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Pacing and Imagery in Bukowsky’s “Dog Fight”

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In Charles Bukowski’s “Dog Fight” (Kirszner & Mandell, pp. 790-791), we are treated to a first-person recounting of a street race through the southern parts of Los Angeles. While the story itself is interesting and (some would say) exhilarating, it is the structure and pacing of the poem’s wording that truly gives the story excitement.

Consider the very first lines of the poem: “he draws up against my rear bumper in the fast lane, I can see his head in the rear view mirror, his eyes are blue and he sucks on a dead cigar.” While the description itself is nothing special, several elements combine to make the reader’s heart beat a bit faster and the adrenaline flow. The first, and most obvious, is the universal feeling of “road rage” we as drivers all feel at one point or another, be it on the giving or the receiving end. The situation the speaker describes would be nothing worth getting excited about were it to take place at a stop light, but this happens while the two cars are cruising at a presumed high speed down an LA freeway – a dangerous place on a good day, and at normal highway speeds, to say nothing of being challenged to a race.

The speaker continues to set a high-energy pace, with phrases like “he ups it 5 mph, I do likewise, we are a team…”, signifying their mutual acceptance in this duel of wits and engines; “I hit the blinker and fire across 3 lanes of traffic, just make the off-ramp…”, an insanely dangerous move even in the best of circumstances; and “…then I see that the parking lane is open, and I flash by inside of him and the Mercedes…”, another ridiculously dangerous (and illegal) move that displays their wanton lack of consideration for safety. These phrases and the pacing of the words leave the reader breathless, feeling their own grip on the wheel, their own eyes skittering side to side looking for the imagines pedestrian or some old truck slowly backing out of a drive. Indeed, the speaker finds himself in just such a situation, “…they make it as I power it and switch back ahead of them in their lane in order to miss a parked vegetable truck…”, himself narrowly averting certain doom.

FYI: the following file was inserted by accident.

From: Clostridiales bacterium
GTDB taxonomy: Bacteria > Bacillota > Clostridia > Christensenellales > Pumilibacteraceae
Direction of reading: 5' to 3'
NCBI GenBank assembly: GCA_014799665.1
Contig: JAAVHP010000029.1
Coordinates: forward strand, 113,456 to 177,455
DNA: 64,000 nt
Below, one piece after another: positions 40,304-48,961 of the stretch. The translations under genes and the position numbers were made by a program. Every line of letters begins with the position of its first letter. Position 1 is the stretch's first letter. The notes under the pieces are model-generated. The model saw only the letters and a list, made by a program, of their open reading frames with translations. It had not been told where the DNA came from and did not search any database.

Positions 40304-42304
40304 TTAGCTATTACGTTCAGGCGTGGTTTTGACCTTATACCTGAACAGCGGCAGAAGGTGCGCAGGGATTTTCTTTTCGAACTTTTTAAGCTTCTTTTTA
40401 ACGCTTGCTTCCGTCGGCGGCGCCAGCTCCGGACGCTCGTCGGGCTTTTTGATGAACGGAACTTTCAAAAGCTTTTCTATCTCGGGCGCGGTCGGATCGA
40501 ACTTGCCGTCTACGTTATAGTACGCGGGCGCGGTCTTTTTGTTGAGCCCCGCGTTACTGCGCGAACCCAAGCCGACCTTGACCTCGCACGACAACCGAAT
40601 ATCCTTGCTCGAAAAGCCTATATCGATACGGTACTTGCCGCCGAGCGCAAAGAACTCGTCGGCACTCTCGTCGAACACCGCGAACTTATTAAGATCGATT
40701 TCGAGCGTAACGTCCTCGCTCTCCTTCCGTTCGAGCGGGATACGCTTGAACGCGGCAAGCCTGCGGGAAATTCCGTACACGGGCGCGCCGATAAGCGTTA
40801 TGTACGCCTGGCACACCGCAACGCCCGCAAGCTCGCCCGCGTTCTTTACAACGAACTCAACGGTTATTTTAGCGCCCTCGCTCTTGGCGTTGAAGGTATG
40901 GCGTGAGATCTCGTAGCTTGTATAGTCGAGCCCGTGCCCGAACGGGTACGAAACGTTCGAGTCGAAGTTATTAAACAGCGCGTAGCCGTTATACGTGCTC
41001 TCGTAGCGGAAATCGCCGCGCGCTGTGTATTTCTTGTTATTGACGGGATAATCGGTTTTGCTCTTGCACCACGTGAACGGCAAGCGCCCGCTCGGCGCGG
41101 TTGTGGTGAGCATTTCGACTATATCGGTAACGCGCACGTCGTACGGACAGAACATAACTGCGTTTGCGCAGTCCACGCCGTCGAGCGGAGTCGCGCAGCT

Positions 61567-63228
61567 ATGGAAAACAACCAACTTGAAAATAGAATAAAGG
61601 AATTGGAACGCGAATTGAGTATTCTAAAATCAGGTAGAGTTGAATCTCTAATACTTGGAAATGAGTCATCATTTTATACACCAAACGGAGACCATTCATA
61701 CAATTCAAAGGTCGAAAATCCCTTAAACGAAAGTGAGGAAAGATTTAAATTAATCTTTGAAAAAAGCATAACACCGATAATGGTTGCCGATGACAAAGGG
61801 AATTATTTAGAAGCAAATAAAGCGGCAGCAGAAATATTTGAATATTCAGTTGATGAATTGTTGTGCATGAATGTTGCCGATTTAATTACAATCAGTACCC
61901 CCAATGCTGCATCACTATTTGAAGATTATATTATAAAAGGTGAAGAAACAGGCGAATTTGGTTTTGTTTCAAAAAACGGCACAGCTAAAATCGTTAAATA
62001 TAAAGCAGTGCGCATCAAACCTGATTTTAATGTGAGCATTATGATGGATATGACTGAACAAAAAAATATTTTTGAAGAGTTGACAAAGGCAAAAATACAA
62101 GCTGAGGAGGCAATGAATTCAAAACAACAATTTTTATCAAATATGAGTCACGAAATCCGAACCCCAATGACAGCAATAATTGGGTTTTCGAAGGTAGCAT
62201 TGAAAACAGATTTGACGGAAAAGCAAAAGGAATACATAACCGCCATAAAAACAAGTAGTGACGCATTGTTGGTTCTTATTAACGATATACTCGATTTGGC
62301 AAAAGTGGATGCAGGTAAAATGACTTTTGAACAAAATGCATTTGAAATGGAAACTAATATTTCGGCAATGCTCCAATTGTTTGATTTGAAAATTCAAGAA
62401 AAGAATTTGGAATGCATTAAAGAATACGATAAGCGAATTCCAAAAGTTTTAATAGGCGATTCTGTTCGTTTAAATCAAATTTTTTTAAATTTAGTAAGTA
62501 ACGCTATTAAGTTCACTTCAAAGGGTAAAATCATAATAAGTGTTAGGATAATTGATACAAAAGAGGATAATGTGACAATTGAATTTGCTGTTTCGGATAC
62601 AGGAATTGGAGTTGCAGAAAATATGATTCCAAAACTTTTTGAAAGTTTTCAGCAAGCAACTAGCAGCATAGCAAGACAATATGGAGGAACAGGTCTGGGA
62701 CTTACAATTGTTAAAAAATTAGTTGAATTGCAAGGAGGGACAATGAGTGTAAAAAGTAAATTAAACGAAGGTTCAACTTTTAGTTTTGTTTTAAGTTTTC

The final quarter of the poem falls back a bit, and gives the reader a sense of watching these three cars bobbing and weaving through traffic, as from above, in a chase helicopter; the imagery called forth with “we are driving with a skilled nonchalance, we are moving in perfect anger, we are as a team, approaching LAX, 1-2-3, 2-3-1, 3-2-1” giving the impression of watching an Indy Car or NASCAR race from a safe distance, the lead positions constantly shifting, the cars moving towards one unspecified goal as if working together in a team. This delivers a powerful image to the reader to wrap up the occasion, an open-ended ending, one that ends with the dance of machinery and men moving off into the distance on a crowded highway.

One interesting trick of this poem is the speed with which the words flow, giving brief description to the driver’s surroundings or details as to how they found themselves here in the first place. All that matters here is the thrill of the chase, the speed, the rush of wind over steel, the squeal of tires against tarmac…all imagined, never spoken, but relayed to the reader quite skillfully through the shape of the scant few details we are shown in the maddening rush. Constant signs of impending dander and certain death are flashed by us: “…blasting past the front of an inflammable tanker…we veer down the ramp in separate lanes to the signal…make the green as the Mercedes and blue eyes run the yellow into the red…” While we aren’t shown the specifics of these encounters, it is enough to know that they were there, present and gone again in a flash, forgotten for the moment so that all eyes can concentrate full ahead, scanning for the next danger, the next calling of a fiery death.

The emotions and imagery called forth in “Dog Fight” are breathtaking in their speed and simplicity. It is hard to imagine that this poem could be told in any other fashion, utilizing any other combination of words and jargon to so keenly relay the sense of danger and adrenaline rush we see here. Bukowski masterfully crafts a gripping tale of road warriors dueling to a mutually-unknown victory along the open road.


“Dog Fight”, Bukowski, Charles; Literature: Reding, Reacting, Writing, 7th
Ed., Kirszner & Mandell, 2011

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